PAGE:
Drupal 8 configuration management workflow for multisites

I’m going to document how I handle a project at work with many, many (150+) multisites using Drupal 8 and configuration management. When thinking of what to write for this post, I pretended that this is the blog post I wish I read at the beginning of the migration process from Drupal 7 to Drupal 8.

This took a lot of research, trial, and error to come to this workflow but it seems to work really well right now and I’m sure will be helpful to someone else looking to take advantage of configuration management in Drupal 8.

We used to use Features with Drupal 7 to enable/disable features across our sites. For a while I kept trying to fit D8’s configuration system into that old paradigm. If you are doing the same, clear your mind and start fresh, it won’t serve you to think about how things were done in Drupal 7.

90% of our sites will use a similar configuration. But there’s a small subset of sites that require a special content type and other functionality around that content type (views, permissions, etc).

So we needed a solution that that provided a base configuration that would be shared across all sites, then individual functionality could be enabled per site, similar to the table below.

SiteFeature 1Feature 2Feature 3
AdmissionsXX
MarketingX
Office of Business RelationsX
BiologyXX

After much trial and error, the setup that ended up working for us is

  • Setting up a “default” configuration
    • New multisites are installed from this and changing the default configuration will result in all sites being updated with this new configuration
  • Use config_split module for additional configuration/features
    • These are additional configuration items that can be added per site. For example, if there’s a content type that is needed on only a subset of sites, a feature split is needed
    • This module also allows for environment-specific splits which can be enabled on a particular environment, for example if you want a different configuration on your development environment.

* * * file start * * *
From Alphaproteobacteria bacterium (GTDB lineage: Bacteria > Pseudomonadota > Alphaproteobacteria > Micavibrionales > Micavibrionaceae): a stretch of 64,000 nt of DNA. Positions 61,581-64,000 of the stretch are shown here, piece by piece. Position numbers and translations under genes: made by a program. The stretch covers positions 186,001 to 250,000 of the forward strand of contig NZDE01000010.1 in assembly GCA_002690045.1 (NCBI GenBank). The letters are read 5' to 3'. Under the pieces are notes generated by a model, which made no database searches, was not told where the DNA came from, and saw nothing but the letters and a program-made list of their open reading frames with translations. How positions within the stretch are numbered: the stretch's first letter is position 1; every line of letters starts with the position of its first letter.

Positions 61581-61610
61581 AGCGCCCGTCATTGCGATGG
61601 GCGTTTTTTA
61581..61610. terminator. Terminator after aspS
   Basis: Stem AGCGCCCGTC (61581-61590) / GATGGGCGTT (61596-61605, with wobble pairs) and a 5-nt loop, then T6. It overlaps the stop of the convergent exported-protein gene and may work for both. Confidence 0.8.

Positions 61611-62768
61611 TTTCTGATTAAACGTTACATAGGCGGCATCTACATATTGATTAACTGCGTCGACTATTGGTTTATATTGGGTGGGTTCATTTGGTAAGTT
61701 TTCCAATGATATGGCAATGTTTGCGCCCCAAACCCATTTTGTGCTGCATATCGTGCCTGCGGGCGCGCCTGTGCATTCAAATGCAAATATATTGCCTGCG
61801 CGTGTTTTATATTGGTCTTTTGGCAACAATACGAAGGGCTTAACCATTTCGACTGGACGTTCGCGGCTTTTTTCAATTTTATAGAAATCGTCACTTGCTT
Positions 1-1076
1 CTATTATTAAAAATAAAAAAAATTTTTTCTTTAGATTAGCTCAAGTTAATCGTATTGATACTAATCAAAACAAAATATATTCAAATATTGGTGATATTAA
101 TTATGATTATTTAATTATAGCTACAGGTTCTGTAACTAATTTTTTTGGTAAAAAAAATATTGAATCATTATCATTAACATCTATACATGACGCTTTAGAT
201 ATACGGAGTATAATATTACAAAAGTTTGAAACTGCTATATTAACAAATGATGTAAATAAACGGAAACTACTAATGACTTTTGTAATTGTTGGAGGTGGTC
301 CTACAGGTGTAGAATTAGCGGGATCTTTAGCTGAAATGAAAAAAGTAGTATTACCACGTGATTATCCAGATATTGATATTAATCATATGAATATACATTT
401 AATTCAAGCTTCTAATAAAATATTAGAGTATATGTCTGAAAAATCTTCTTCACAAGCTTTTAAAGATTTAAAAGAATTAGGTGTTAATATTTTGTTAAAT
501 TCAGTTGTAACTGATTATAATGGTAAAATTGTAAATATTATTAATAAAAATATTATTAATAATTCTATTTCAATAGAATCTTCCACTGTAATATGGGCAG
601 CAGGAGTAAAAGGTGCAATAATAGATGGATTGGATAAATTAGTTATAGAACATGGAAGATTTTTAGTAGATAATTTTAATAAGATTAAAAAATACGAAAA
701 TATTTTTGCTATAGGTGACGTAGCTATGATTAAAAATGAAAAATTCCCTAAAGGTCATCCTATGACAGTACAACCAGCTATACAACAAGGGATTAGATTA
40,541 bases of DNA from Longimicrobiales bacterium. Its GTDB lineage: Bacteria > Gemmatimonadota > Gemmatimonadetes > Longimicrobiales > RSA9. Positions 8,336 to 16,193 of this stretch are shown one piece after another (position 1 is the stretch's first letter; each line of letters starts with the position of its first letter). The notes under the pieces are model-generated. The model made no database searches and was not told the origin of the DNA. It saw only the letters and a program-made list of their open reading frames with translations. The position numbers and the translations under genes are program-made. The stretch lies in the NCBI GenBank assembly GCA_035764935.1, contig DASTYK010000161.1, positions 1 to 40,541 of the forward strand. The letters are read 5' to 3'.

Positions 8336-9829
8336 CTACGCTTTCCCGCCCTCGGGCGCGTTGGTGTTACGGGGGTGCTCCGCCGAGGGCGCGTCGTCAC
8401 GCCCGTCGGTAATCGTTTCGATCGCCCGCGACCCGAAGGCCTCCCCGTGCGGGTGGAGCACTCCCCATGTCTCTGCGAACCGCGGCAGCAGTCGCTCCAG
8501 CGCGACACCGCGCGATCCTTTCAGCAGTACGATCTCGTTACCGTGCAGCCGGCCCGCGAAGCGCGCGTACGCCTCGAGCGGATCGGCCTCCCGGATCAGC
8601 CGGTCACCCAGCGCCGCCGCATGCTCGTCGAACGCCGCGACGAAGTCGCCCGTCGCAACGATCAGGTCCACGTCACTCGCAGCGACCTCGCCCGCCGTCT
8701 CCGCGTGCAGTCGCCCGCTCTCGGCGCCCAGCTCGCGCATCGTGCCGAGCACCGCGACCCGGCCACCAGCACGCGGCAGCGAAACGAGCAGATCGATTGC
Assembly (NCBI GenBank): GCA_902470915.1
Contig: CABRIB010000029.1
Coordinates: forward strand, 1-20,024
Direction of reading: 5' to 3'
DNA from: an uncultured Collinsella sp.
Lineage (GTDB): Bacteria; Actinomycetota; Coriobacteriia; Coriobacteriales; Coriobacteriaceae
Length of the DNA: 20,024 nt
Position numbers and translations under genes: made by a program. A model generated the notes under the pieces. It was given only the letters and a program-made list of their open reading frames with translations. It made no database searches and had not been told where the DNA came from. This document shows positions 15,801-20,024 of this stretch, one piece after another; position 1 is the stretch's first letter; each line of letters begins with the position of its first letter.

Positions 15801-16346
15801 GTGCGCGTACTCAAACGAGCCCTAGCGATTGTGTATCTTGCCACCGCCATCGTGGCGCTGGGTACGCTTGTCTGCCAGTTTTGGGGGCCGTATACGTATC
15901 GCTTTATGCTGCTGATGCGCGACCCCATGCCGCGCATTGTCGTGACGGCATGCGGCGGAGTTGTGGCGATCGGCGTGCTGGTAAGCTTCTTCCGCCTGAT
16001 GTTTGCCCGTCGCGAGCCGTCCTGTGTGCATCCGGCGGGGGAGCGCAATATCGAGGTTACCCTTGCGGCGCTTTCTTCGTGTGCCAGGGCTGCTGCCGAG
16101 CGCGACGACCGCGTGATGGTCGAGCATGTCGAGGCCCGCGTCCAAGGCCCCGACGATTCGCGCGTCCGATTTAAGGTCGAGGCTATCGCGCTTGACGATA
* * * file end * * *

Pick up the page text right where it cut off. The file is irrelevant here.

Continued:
Under the hood, there’s no difference between site splits and feature splits, it’s just a helpful way to categorize use cases. It’s helpful for me to understand it as: Site splits are typically one to one, whereas feature splits are usually enabled on many sites.

Set up the “default” configuration

By default, when you export configuration using drush cex it will export to the default configuration location that is set in settings.php which if it isn’t set is config/default.

Go through the normal build steps of a Drupal site, the important things are

  • Set up content types/paragraphs/blocks the way you’d like
  • Configure image/media styles
  • Get a theme

Once the site is (mostly) set up the way you want, export the site’s configuration using drush cex. There are ways to update this default configuration so if it needs tweaking in the future, that is still possible.

Here’s the process used to make configuration changes to the default configuration:

  1. Make local environment is up to date, by pulling the latest of each branch.
  2. Checkout the develop branch
  3. Run drush cim to make sure config is synced with the code
  4. Login to a site with no config_splits active (a 100% default configuration site)
  5. Make the change to the field that you wish to see (for example adding a new field or modifying an existing field)
  6. Run drush config:status and review the changes you’ve made to see if they make sense
    1. For example, if you added a field, you should see config updates that have to do with that field